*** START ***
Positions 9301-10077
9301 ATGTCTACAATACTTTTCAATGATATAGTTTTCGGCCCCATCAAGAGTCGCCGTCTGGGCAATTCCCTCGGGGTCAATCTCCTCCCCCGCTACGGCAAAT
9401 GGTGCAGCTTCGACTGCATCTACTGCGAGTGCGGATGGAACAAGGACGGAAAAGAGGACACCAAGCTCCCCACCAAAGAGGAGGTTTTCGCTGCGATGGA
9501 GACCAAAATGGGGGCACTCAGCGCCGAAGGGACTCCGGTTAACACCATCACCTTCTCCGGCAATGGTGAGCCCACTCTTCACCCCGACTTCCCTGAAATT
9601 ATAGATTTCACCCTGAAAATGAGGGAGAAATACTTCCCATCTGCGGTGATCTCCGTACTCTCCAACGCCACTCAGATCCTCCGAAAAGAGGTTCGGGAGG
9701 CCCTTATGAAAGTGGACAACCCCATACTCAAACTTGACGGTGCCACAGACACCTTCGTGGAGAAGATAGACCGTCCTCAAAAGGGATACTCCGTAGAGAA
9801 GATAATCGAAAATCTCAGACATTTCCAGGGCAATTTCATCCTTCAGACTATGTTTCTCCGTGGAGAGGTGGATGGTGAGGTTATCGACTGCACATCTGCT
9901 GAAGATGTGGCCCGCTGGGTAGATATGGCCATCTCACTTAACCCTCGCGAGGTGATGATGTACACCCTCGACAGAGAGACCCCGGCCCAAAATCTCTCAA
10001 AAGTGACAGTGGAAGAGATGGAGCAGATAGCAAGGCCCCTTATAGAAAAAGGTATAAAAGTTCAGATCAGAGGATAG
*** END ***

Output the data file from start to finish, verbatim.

Positions 9301-10077
9301 ATGTCTACAATACTTTTCAATGATATAGTTTTCGGCCCCATCAAGAGTCGCCGTCTGGGCAATTCCCTCGGGGTCAATCTCCTCCCCCGCTACGGCAAAT
9401 GGTGCAGCTTCGACTGCATCTACTGCGAGTGCGGATGGAACAAGGACGGAAAAGAGGACACCAAGCTCCCCACCAAAGAGGAGGTTTTCGCTGCGATGGA
9501 GACCAAAATGGGGGCACTCAGCGCCGAAGGGACTCCGGTTAACACCATCACCTTCTCCGGCAATGGTGAGCCCACTCTTCACCCCGACTTCCCTGAAATT
9601 ATAGATTTCACCCTGAAAATGAGGGAGAAATACTTCCCATCTGCGGTGATCTCCGTACTCTCCAACGCCACTCAGATCCTCCGAAAAGAGGTTCGGGAGG
9701 CCCTTATGAAAGTGGACAACCCCATACTCAAACTTGACGGTGCCACAGACACCTTCGTGGAGAAGATAGACCGTCCTCAAAAGGGATACTCCGTAGAGAA
9801 GATAATCGAAAATCTCAGACATTTCCAGGGCAATTTCATCCTTCAGACTATGTTTCTCCGTGGAGAGGTGGATGGTGAGGTTATCGACTGCACATCTGCT
9901 GAAGATGTGGCCCGCTGGGTAGATATGGCCATCTCACTTAACCCTCGCGAGGTGATGATGTACACCCTCGACAGAGAGACCCCGGCCCAAAATCTCTCAA
10001 AAGTGACAGTGGAAGAGATGGAGCAGATAGCAAGGCCCCTTATAGAAAAAGGTATAAAAGTTCAGATCAGAGGATAG